B. J. Surhoff
Left fielder / Catcher / Third baseman
Born: (1964-08-04) August 4, 1964 (age 59)
Bronx, New York, U.S.
Batted: Left
Threw: Right
MLB debut
April 8, 1987, for the Milwaukee Brewers
Last MLB appearance
October 2, 2005, for the Baltimore Orioles
MLB statistics
Batting average.282
Home runs188
Runs batted in1,153
Career highlights and awards
Men's baseball
Representing  United States
Olympic Games
Silver medal – second place 1984 Los Angeles Team
Intercontinental Cup
Silver medal – second place 1983 Brussels Team
Pan American Games
Bronze medal – third place 1983 Caracas Team

William James "B. J." Surhoff (born August 4, 1964) is an American former catcher, outfielder, first baseman, third baseman, and designated hitter in Major League Baseball (MLB). Over his 18-year MLB career, he played every position except pitcher. After playing for the Orioles from 1996 to 2000, he rejoined the team in 2003 and played through the 2005 season. He started his career with the Milwaukee Brewers (1987–1995) and also played for the Atlanta Braves (2000–2002). Surhoff began his career as a catcher, and after playing third base in the mid-1990s, shifted to become primarily a left fielder. Surhoff was the first-overall pick in the 1985 MLB Draft.

Baseball career

Born in the Bronx, Surhoff attended Rye High School in Westchester, New York. After high school he attended the University of North Carolina at Chapel Hill. In 1983, he played collegiate summer baseball with the Wareham Gatemen of the Cape Cod Baseball League.[1] Surhoff was honored as the 1985 ACC Male Athlete of the Year, and played on the first (1984) U.S. Olympic baseball team. He was a two-time first team All-American at UNC and his career batting average of .392 was a school record until Dustin Ackley set the mark at .412 in 2009.[2]

Surhoff was selected by the Brewers with the first overall pick of the 1985 Major League Baseball draft. He was a versatile player, having appeared at every position except pitcher over the course of his career. He had 2,326 hits, 188 home runs and 1,153 runs batted in during his career. Although always a consistent hitter, having hit over .280 in 12 of his 19 seasons, Surhoff's finest season was his 1999 campaign with the Orioles, in which he led the American League in at-bats (673), ranked second in hits (207), was selected to the American League All-Star team, and ultimately won Most Valuable Oriole honors for the season, becoming one of five players to get 200 or more hits in a season for the team. He also participated in the Home Run Derby. In other notable seasons, he finished sixth in the AL in doubles in 1993 with the Brewers and finished fifth in batting average in the AL with the Brewers in 1995 with a .320 average.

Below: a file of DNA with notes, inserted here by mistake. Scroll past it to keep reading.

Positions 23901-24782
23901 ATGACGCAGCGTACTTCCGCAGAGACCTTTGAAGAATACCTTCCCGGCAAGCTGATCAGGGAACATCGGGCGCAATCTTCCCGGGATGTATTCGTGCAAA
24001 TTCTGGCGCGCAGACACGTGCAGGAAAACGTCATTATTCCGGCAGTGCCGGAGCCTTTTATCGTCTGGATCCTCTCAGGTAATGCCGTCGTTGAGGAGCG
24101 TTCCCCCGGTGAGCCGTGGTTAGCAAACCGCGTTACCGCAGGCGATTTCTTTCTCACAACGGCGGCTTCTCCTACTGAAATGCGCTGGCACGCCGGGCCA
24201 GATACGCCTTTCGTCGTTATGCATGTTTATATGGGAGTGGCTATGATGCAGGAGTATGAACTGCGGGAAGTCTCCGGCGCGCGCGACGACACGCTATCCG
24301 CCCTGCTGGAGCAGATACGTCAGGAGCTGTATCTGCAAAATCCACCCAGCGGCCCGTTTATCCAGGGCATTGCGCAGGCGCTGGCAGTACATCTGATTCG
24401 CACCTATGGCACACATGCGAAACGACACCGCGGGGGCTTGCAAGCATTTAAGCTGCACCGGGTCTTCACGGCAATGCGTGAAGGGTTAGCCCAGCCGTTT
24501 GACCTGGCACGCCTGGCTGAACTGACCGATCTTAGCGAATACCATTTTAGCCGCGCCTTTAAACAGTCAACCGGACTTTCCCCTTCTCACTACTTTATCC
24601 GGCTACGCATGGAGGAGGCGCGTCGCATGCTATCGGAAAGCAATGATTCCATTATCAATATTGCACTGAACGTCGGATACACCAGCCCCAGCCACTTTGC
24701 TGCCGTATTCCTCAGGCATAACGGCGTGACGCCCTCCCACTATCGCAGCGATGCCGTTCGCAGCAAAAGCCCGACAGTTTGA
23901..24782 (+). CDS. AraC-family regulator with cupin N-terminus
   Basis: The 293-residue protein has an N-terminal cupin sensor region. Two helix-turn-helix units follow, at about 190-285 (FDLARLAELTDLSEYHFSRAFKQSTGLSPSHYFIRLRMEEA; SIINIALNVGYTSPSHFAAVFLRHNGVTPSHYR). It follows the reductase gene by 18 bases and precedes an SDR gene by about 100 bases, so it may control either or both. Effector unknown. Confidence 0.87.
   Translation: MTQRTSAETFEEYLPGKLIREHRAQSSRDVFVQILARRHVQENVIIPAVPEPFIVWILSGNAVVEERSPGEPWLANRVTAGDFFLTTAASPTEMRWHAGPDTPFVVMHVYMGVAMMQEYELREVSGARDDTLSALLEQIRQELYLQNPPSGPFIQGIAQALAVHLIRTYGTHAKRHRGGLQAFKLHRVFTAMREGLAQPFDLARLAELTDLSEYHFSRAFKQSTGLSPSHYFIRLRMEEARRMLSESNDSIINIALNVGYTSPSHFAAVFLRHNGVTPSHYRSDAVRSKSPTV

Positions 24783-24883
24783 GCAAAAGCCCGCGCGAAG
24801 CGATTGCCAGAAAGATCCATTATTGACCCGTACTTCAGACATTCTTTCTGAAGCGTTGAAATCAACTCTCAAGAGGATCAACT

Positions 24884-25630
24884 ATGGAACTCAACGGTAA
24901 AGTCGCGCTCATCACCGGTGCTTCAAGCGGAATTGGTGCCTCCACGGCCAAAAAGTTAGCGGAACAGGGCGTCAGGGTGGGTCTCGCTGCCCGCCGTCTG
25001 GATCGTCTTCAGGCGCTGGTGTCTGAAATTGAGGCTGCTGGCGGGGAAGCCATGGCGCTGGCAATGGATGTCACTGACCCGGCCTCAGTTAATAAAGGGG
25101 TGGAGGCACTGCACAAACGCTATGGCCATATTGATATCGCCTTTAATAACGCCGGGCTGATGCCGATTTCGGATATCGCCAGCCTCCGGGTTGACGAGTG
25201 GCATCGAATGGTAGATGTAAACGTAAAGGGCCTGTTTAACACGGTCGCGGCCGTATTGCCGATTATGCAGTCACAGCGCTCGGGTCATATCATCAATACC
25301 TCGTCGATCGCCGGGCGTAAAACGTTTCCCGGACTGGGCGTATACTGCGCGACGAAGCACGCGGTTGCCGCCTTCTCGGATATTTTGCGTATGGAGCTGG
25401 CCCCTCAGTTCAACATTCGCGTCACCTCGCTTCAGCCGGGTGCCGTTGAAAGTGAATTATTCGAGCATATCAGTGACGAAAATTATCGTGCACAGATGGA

In 2007, Surhoff was elected to the Orioles Hall of Fame, with the official induction ceremony occurring before the start of the Orioles–Twins game on August 25, 2007, at Oriole Park at Camden Yards.

Personal life

Surhoff's father Dick played two years in the NBA in 1952–1953 and 1953–1954 and his brother Rich appeared in nine games in 1985 as a relief pitcher for the Philadelphia Phillies and the Texas Rangers. He also has a brother named Mark who lives in Rye, New York. His son, Austin, swam at the University of Texas and won the 200 individual medley and 200 backstroke at the 2010 Big 12 Championships.[3] Then he won the 200 Individual Medley national title a month later.

Surhoff lives in Cockeysville, Maryland, with his wife Polly and their four children. He is the president of Pathfinders for Autism, a Hunt Valley support group for families with autistic children. Surhoff's son, Mason, is autistic.[4]

Surhoff is the uncle of former UNC third-team All-American pitcher Brian Moran, and former Astro third baseman/outfielder Colin Moran.[5][6] In 2008, 2009 and 2012 Surhoff was a spring training instructor for the Baltimore Orioles.[7][8]

See also


  1. ^ "WAREHAM GATEMEN ALUMNI" (PDF). gatemen.org. Retrieved September 25, 2019.
  2. ^ Adam Lucas (February 3, 2002). "Tar Heel Monthly: Catching Up B. J. Surhoff". Archived from the original on October 8, 2012. Retrieved April 5, 2011.
  3. ^ "Feigen, Surhoff earn NCAA automatic-qualifying marks at Big 12 Championships". February 25, 2010. Archived from the original on June 11, 2011. Retrieved February 28, 2010.
  4. ^ The Toy Department: Catching Up With ... former Oriole B. J. Surhoff – Baltimore sports: Ravens, Orioles, Terps blog by Baltimore Sun reporters – baltimoresun.com
  5. ^ "Player Bio: Brian Moran". Archived from the original on April 1, 2009. Retrieved April 5, 2010.
  6. ^ "Player Bio: Colin Moran". Archived from the original on March 9, 2011. Retrieved April 5, 2011.
  7. ^ Sports Illustrated, August 2, 2010, Where are they Now?, p.86, Published by Time Inc.
  8. ^ "MASN Sport, School of Roch: Late-inning intrigue". Retrieved February 13, 2012.